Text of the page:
OSLO — The self-described anti-Islamic militant [Anders Behring Breivik] who has admitted killing 77 people in a bombing and shooting spree last July told bereaved families on Monday that he had also lost his family and friends as a result of the massacre.

…“When people say they have lost their most beloved, I also lost my entire family, I lost my friends,” he also said. “It was my choice. I sacrificed them, but I lost my entire family and friends on 22 July. I lost everything. So to a certain extent, I understand.”

(New York Times, 23 Apr. 2012)

So the next time you hear a story that appears so hypocritical as to rattle the teeth in your head, and/or the next time you hear a GOP presidential candidate say that the very poorest in the U.S. are cared for by social services, just remember the Breivik Shame Differential©.

You’re welcome.

14 Responses to “Rupert Murdoch: “Reporters are mean to me”; or, Feminéma diagnoses our shame differential”

  1. Sally Says:

    I always love visual aids.

    • Didion Says:

      Me too — sadly, as a member of the College of Liberal Arts, I am seldom capable of creating them.

      But then, Rupert inspired me. Thanks, Rupert!

  2. Becky Says:

    Thank you! This explains it perfectly. It was such a perfect explanation that I can’t think of anything else to say!

  3. Didion Says:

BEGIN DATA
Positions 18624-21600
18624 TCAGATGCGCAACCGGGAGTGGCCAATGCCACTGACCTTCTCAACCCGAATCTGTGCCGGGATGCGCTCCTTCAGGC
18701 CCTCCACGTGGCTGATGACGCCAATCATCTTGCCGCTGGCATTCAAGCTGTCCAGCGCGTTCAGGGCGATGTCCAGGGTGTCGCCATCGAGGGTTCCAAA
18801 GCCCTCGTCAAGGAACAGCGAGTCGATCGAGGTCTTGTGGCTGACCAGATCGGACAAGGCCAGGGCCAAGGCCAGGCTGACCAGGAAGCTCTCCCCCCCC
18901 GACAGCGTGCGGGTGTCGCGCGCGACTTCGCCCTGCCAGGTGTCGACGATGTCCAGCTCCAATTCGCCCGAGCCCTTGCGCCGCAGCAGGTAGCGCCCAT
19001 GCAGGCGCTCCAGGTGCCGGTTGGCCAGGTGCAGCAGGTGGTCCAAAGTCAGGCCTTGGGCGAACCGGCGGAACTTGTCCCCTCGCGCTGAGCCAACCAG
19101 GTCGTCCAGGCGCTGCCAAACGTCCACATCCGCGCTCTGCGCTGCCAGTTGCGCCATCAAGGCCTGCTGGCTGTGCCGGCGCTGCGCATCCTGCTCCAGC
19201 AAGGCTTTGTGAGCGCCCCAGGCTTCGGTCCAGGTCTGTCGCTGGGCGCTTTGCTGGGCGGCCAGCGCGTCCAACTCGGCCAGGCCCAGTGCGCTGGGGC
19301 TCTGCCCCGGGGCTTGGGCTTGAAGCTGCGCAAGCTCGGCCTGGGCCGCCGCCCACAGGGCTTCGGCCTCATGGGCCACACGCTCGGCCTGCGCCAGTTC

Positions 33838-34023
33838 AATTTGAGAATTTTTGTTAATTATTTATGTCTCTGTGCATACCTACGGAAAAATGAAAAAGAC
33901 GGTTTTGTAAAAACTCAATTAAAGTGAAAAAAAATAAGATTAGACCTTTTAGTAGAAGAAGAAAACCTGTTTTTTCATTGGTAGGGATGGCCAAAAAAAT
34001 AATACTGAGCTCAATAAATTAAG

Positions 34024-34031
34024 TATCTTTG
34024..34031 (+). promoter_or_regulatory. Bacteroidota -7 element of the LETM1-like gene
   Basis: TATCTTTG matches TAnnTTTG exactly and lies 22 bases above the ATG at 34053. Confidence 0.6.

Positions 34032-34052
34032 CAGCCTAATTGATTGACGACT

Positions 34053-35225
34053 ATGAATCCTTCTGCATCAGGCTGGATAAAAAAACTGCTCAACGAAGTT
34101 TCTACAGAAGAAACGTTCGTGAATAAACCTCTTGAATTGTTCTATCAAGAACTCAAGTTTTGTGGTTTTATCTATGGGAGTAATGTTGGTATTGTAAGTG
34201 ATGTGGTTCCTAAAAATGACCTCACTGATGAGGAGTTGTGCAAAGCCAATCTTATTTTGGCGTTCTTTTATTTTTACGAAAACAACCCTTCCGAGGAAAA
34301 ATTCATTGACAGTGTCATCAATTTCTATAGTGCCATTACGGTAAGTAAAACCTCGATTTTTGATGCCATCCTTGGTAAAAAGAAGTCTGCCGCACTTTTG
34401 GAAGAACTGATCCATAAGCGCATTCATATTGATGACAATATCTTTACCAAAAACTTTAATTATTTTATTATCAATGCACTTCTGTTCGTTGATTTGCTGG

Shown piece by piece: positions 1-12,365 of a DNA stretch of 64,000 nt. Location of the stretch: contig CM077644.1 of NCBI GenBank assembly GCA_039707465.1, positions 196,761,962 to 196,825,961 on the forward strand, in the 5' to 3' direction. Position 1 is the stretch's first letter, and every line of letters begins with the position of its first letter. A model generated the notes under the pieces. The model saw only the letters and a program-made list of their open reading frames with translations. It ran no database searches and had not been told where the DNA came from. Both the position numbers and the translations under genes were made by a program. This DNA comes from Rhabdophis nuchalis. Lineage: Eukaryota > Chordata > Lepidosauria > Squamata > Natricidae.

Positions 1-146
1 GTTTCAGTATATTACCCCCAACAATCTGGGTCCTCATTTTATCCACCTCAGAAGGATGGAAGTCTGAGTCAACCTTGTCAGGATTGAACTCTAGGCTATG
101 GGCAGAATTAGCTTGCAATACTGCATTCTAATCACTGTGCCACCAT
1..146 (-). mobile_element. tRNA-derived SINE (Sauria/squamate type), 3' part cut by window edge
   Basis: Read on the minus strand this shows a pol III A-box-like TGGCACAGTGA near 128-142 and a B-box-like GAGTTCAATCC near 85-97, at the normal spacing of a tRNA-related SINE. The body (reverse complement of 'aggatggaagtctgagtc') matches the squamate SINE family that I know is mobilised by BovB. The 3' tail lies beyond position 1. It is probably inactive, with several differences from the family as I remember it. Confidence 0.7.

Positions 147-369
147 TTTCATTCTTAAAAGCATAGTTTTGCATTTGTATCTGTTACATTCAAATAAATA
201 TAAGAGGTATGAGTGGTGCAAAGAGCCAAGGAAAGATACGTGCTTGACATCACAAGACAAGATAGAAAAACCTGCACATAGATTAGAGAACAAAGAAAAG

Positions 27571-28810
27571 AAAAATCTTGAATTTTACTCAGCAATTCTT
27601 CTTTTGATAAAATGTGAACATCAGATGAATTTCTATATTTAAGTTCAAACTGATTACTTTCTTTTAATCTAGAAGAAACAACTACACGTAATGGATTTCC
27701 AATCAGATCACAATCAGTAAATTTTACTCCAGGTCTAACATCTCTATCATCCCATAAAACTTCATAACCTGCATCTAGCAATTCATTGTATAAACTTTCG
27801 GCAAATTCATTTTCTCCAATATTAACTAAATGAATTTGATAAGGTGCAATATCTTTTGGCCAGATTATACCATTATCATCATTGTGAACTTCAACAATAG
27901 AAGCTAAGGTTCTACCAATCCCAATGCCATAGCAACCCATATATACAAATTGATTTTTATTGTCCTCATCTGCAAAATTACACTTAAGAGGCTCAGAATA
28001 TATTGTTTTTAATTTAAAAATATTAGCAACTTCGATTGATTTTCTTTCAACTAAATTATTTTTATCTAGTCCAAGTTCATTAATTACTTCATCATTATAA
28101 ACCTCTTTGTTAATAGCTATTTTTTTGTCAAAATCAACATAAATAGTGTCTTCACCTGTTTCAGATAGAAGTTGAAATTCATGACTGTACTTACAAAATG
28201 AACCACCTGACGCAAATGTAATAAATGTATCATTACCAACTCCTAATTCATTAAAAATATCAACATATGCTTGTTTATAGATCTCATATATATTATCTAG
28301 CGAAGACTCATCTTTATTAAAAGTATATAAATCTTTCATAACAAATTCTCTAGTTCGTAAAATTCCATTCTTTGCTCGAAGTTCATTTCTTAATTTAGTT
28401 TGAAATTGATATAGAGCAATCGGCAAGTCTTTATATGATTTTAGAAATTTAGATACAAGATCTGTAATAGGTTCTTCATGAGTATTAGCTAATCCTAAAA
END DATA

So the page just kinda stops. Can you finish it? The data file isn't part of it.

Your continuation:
Yup: you can expect to see my research cited widely by leading social scientists. I look forward to seeing my own graphs, with that artful “hipster homemade” look, appear in PowerPoint presentations at annual conferences.

    Damn: Is it too late to trademark my “hipster homemade” style?

  4. servetus Says:

    and now for something completely different: the irony that I found myself thinking about was that the British government is raking him over the coals (IMO justly) for his relationship to this hacking thing, even as the British government (IMO unjustly) is setting up a legal scheme that will allow the British government to hack into just about every private electronic communication there is.

    • Didion Says:

      Too right. And there’s much to be said about various kinds governmental complicity with Murdoch because they benefited from the knowledge he provided.

  5. Didion,
    You knew I would love this article. Great job of addressing the intersections of oppression!

  6. Andy Says:

    Allow me to introduce you to the Yiddish word chutzpah, which can be loosely defined as gall or shamelessness. It doesn’t always have negative connotations, but it usually does. The apocryphal story used to illustrate chutzpah is that of a man killing both his parents and then going before a judge and pleading for clemency because he’s an orphan. I’ve heard that story since I was a kid–but I didn’t think anyone would ever use that defense in REAL LIFE.

    • Didion Says:

      This is now my favorite story, and could not be more apt for the Murdoch/ Breivik vein. Can it be that I’ve been misinterpreting the word chutzpah all this time? or is it possible there’s a popular vein of usage that equates it to “ballsiness” or having big cojones?

      • Andy Says:

        Like I said, it doesn’t always have to have negative connotations 🙂 So, yes, it could also be used to mean ballsiness. The idea is that it TAKES ballsiness to do the things you mentioned in this entry because they’re just so beyond the pale.

  7. tam Says:

    Amazing graph Didion. Couldn’t be more spot on! Might catch on like the Bechdel test 🙂

  8. […] or not he has suffered is not the point. (Remember Feminema’s brilliant insight about the Shame Differential© for the rich? See how helpful this is, and only a month after I arrived at those […]